Moving online…

Kudos to our e-developers Chris and Ben for putting on an entertaining video production session yesterday at our Teaching and Learning away day. As well as revealing some impressive acting skills from our faculty (and some that may diplomatically be called ‘needing development’), it demonstrated what’s now possible with little more than a smart phone.

The basics of effective teaching have never changed of course, not since Socrates held sway in the Athenian Agora. But the competent delivery of rigorous, validated, static material in a physical classroom is now a necessary, and not a sufficient, condition for student success. Look at MOOCs; love them or hate them, they have at least created disruption in our traditional ‘business model’ of learning, and shown how dynamically technology can be used. Without worrying too much about becoming professional e-content developers, faculty working online enhance the student experience by using short videos, peer to peer reviews, asynchronous discussion threads, automated assessment tools, and more. By so doing they can dramatically extend their impact and reach to students who would otherwise have difficulty accessing their expertise, as cultural, physical and psychological barriers that exist in the traditional classroom are broken down. It also moves us closer to the idea of ‘mass customisation’ in education, a term borrowed from manufacturing: large numbers of students offered an experience uniquely tailored to their requirements.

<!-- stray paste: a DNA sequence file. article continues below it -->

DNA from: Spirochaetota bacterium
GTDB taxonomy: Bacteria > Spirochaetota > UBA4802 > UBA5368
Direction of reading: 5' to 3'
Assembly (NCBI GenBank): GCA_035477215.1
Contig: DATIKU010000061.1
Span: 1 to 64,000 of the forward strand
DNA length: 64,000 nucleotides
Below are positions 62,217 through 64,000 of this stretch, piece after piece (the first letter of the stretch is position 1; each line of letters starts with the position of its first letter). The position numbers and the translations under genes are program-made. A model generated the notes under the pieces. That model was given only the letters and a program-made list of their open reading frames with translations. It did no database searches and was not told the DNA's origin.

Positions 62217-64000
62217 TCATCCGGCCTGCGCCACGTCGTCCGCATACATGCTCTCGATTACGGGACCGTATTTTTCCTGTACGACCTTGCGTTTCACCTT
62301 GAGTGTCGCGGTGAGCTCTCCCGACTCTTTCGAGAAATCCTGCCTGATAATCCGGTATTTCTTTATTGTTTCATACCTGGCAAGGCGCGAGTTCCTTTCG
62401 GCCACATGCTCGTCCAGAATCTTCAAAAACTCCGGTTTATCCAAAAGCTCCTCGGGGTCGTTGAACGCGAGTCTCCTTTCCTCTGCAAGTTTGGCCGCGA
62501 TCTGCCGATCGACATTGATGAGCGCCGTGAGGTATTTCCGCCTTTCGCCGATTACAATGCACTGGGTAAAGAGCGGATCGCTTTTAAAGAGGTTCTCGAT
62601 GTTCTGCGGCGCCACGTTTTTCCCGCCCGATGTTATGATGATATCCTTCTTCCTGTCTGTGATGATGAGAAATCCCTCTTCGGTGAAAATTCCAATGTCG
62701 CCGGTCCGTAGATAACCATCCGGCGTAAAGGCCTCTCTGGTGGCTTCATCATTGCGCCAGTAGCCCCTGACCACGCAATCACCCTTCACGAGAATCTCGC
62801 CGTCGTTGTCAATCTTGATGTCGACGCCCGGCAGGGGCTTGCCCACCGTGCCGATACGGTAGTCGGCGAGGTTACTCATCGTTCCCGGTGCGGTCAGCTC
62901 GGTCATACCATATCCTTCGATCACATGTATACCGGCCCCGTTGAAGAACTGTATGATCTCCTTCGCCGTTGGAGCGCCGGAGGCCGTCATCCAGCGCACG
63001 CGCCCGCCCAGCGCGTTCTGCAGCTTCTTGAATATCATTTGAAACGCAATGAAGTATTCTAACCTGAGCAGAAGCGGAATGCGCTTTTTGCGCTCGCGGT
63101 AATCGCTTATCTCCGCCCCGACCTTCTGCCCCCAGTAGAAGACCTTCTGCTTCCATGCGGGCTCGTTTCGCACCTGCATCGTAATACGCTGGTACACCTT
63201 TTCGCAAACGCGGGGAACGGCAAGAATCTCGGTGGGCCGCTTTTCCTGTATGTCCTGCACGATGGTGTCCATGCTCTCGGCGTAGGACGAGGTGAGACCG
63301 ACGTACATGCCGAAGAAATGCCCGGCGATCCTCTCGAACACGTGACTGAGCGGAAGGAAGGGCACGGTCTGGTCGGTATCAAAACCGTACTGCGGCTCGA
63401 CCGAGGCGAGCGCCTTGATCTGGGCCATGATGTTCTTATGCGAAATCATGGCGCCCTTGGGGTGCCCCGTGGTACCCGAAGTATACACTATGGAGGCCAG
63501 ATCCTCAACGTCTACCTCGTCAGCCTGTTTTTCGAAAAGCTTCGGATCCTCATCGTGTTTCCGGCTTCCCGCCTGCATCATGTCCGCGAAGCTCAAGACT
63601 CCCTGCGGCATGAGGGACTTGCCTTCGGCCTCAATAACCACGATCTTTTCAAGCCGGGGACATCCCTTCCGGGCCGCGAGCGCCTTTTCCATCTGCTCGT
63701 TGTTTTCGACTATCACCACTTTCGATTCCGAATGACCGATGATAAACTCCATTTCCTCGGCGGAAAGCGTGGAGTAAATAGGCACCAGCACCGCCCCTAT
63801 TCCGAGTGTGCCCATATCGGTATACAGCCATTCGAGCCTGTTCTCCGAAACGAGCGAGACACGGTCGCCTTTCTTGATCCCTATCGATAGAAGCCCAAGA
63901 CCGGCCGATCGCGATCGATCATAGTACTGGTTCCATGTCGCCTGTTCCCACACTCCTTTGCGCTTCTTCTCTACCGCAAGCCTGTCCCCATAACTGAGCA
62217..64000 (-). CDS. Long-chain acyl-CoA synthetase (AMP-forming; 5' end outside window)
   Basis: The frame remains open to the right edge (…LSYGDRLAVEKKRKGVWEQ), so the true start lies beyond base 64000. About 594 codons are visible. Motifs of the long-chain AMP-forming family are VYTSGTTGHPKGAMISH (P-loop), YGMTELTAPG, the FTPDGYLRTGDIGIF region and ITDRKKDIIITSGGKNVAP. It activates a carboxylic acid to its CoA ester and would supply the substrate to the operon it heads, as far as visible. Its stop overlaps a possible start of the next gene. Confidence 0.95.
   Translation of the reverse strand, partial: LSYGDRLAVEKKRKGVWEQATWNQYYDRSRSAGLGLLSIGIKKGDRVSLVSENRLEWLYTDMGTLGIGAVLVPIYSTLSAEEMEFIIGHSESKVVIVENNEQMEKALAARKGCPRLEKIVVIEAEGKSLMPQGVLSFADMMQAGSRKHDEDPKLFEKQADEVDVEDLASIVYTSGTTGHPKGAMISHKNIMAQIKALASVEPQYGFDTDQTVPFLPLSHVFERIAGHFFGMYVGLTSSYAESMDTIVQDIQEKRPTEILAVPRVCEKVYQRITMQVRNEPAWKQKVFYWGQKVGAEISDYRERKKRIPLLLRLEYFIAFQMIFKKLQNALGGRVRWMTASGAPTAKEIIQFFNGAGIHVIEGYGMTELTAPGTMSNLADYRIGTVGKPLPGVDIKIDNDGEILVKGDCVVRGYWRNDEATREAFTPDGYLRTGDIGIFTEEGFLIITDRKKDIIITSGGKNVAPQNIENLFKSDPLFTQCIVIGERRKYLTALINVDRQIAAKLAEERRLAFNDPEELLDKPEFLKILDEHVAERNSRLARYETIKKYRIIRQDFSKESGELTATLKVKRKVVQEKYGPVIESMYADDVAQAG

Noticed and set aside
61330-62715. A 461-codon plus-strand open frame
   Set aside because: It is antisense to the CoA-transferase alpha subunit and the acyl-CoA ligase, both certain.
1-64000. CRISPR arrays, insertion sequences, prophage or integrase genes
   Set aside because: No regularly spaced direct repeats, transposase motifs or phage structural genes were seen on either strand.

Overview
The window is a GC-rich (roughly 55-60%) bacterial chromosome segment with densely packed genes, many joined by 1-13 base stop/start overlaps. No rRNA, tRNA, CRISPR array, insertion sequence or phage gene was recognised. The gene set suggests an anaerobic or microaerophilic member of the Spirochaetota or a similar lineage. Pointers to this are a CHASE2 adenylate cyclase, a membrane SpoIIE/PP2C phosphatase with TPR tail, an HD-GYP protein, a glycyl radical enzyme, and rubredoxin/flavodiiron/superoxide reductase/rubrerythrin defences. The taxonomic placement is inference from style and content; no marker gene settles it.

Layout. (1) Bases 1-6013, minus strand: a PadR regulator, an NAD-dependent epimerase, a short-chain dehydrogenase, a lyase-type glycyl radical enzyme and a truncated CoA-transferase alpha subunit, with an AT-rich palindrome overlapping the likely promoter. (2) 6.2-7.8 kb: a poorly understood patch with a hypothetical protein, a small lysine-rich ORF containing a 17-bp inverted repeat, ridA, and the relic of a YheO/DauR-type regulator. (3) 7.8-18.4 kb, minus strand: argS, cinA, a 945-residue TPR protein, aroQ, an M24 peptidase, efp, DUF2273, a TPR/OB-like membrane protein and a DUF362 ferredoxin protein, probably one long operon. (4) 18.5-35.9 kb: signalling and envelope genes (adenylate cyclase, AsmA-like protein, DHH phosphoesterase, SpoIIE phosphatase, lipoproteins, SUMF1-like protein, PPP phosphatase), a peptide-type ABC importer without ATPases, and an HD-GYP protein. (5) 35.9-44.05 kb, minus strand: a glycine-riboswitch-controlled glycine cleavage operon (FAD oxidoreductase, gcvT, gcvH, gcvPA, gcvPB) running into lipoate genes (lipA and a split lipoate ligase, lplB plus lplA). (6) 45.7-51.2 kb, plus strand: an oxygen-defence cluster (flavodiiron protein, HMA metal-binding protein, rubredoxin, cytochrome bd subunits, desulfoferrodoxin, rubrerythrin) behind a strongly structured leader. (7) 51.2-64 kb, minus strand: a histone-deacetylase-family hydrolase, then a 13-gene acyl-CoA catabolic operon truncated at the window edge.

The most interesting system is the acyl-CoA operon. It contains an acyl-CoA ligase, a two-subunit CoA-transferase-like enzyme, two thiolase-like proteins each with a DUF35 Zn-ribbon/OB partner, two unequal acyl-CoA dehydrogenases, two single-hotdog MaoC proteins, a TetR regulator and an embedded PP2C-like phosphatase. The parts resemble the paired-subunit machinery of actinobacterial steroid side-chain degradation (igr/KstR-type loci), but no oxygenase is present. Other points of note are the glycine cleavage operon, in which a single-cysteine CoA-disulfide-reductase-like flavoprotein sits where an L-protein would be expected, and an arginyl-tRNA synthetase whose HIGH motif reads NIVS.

That’s why I’ve set a goal, relatively modest I think, of delivering 10% of our current face to face learning online by the end of the next academic year. There are already many innovative ideas, and some excellent practice, around our College; and the University is showing its support for Digital learning with two new senior appointments. So now it’s up to us to be creative.

I don’t think we’ll reveal the videos we made yesterday to our students just yet… But with a bit more time for production and editing, those ‘unprofessional’ two minute online introductions would give potential students another reason why they would choose to study here; they can look ‘behind the curtain’ and see that they’re joining an academic community who will welcome them warmly as members while they’re studying with us.


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